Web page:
% I'm working with two files: file1 has data.  File2 is a single-field list
% of words.  All i am trying to do is check if the word in field6 of file1
% appears anywhere in file2.  If it appears in file2, then print the line

% I am using "awk '{ print $0 }' file1" to send each line, one at a time, to

It would be faster to use cat.... Anyway, there's no need for this. You can
put
 awk -f append.digits.awk file1

and awk will read lines one by one from file1.

% Here is append.digits.awk:
%
% BEGIN { i = 1 }
% # try to insert values from file2 into an array
% { while ( getline < "file2" > 0 ) {

One problem is that this getline overwrites $0. You ought to do this
in a BEGIN section, anyway:
 BEGIN {
   for (i = 1; getline < "file2" > 0; i++)
      list[i] = $0
   close("file2")
 }

% # try to see if $6 appears in the list array
% { if ( $6 in list )

Now, the indices of list[] are 1, 2, ..., so this will print whenever
$6 is a number less than or equal to the number of lines in file2. What
you really want is this:

 BEGIN {
   while (getline < "file2" > 0)
      list[$0] = ""
   close("file2")
 }

 { if ($6 in list)
%       print $0,0,0
%     else
%       print $0,1,1
% }

--

Patrick TJ McPhee
East York  Canada



Mon, 13 Jan 2003 03:00:00 GMT  
 what am i missing? :(


Quote:
>Thanks so much for your reply!

>Someone mentioned that my problem was thinking that the "in"
>statement looked at the contents of an array; i guess it only looks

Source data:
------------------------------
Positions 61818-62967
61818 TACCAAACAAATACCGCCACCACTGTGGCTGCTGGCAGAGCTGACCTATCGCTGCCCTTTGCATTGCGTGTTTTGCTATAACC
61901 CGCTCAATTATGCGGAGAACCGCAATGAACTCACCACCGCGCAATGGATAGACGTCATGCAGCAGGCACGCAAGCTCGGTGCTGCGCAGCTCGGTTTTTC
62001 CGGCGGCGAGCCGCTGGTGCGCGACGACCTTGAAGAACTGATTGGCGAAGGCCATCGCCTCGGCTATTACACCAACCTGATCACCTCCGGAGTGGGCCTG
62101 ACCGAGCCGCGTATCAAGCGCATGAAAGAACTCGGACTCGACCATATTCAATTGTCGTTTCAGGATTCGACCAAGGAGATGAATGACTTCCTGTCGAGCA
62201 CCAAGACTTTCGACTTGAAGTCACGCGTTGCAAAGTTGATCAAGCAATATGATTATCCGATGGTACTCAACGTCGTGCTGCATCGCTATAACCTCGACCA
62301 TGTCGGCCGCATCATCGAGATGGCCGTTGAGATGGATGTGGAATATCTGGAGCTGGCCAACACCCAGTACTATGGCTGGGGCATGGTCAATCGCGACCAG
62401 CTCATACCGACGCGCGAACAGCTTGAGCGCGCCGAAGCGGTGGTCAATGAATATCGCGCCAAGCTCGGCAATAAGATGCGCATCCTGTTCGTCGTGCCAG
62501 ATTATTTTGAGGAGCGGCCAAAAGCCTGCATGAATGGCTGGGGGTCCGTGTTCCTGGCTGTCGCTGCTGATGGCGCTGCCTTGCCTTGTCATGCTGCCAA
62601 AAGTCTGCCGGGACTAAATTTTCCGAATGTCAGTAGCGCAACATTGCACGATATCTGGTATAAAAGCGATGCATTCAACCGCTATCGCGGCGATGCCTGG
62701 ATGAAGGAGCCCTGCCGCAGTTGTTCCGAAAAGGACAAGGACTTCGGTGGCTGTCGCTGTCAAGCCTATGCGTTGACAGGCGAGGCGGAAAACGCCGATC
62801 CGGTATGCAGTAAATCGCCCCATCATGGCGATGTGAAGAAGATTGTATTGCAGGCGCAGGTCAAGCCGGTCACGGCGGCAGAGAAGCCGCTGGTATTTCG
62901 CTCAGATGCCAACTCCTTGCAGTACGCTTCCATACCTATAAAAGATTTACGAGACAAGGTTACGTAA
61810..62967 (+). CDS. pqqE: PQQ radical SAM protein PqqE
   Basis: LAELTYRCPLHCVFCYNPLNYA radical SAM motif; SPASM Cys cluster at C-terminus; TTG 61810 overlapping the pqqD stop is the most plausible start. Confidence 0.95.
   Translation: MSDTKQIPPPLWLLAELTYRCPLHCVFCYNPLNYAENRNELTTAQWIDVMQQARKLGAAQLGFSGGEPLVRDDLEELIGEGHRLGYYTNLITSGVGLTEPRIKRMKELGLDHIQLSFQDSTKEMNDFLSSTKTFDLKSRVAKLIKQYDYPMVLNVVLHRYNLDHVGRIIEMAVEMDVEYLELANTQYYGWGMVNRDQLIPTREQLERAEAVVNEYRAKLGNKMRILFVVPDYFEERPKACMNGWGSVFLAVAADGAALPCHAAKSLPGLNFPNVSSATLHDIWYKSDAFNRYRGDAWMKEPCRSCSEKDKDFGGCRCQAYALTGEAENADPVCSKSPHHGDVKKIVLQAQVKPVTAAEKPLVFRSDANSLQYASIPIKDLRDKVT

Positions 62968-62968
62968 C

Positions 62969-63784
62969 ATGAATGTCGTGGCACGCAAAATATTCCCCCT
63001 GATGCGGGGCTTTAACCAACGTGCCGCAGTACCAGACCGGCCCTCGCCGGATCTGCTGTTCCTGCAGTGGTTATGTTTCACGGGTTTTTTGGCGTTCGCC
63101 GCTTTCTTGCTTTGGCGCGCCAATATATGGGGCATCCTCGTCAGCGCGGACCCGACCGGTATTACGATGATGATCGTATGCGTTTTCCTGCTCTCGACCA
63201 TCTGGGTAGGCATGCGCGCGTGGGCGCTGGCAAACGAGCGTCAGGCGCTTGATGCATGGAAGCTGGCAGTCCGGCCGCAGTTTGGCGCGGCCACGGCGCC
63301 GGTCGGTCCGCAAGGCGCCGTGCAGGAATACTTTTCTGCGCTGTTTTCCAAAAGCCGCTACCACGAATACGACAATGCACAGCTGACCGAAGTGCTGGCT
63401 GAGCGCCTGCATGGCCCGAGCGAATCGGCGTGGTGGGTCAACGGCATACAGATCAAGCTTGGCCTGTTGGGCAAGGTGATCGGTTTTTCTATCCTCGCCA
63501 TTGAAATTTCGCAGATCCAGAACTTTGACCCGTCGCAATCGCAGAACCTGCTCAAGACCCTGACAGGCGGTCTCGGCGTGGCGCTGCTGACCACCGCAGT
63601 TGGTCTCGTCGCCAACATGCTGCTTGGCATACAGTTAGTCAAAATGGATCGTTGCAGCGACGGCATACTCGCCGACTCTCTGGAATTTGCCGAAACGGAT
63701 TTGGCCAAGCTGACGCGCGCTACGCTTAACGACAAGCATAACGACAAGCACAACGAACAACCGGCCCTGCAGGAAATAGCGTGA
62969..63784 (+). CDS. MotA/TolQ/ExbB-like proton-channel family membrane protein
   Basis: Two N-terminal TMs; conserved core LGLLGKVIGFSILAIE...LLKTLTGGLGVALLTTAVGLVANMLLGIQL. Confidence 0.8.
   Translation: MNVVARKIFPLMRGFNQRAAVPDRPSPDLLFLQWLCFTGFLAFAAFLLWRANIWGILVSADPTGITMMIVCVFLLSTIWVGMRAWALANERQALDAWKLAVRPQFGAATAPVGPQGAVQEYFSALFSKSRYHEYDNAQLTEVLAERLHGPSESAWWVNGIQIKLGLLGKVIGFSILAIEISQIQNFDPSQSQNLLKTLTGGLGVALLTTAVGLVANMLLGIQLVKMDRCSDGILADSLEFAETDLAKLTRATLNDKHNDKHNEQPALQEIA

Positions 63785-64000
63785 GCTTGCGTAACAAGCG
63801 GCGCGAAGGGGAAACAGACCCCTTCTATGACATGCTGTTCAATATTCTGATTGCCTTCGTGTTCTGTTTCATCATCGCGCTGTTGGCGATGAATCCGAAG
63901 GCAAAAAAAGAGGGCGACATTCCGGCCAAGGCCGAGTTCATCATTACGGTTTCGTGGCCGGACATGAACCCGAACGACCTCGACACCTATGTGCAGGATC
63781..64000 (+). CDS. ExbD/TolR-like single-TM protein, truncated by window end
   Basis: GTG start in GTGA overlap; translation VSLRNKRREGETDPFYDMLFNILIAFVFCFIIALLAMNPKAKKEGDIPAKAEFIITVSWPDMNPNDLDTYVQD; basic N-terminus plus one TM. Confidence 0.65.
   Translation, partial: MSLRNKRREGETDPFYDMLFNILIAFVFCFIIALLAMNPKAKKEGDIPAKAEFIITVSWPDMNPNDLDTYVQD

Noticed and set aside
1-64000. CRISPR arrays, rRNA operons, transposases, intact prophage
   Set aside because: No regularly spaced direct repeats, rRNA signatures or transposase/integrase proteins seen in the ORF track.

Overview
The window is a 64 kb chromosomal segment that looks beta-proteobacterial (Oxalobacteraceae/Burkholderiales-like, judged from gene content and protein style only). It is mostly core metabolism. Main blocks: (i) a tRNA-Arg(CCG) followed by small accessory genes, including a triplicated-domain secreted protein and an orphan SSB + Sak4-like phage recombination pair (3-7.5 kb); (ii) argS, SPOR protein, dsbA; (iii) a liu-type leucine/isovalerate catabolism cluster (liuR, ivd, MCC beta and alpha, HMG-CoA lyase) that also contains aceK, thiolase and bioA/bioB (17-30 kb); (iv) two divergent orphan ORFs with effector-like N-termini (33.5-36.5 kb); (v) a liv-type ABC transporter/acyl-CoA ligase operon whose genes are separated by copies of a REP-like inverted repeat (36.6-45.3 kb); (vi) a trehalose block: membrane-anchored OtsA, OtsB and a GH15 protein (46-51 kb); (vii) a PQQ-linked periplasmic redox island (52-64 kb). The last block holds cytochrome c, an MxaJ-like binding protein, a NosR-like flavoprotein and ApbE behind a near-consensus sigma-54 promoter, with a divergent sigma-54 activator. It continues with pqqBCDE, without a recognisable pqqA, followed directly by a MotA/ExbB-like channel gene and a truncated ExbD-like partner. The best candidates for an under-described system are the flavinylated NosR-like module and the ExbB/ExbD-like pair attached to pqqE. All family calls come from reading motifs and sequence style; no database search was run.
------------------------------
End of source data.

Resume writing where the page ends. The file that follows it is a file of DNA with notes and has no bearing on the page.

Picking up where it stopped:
>at the index value.  
>Ahh, i see how you're doing it.  Awk must automatically initialize values
>to 0 then?

Yup, all unassigned variables are 0 or "" until you assign them a
value.  No need to initialize variables or arrays.

Quote:
>I'm not quite sure i understand how the file2 file1 at the end
>works, but i'll see if i can figure that out.

Merely input.  Awk can take many files as input, not just one, and awk
processes them sequentially, in this case, file2 first and then file1.

Quote:

>Thanks again!
>Coventry, RI

You're welcome, neighbor!

Chuck Demas
Needham, Mass.

Quote:


>> Here's how I'd do it:

>> awk 'FILENAME="file2"{a[$0]=1; next}
>>      a[$6]==1 {print $0, "0 0"; next}
>>      {print $0, "1 1"}' file2 file1

>> The first line loads the array from file2;
>> the next says stop processing the record and get the next record
>> and start processing it from the top.  This causes subsequent
>> programming to be skipped.

>> The second line prints if field 6 is in the loaded array

>> The third line prints any record that hasn't been dealt with,
>> that got this far, i.e. wasn't in file2 and for which field 6
>> wasn't in the loaded array.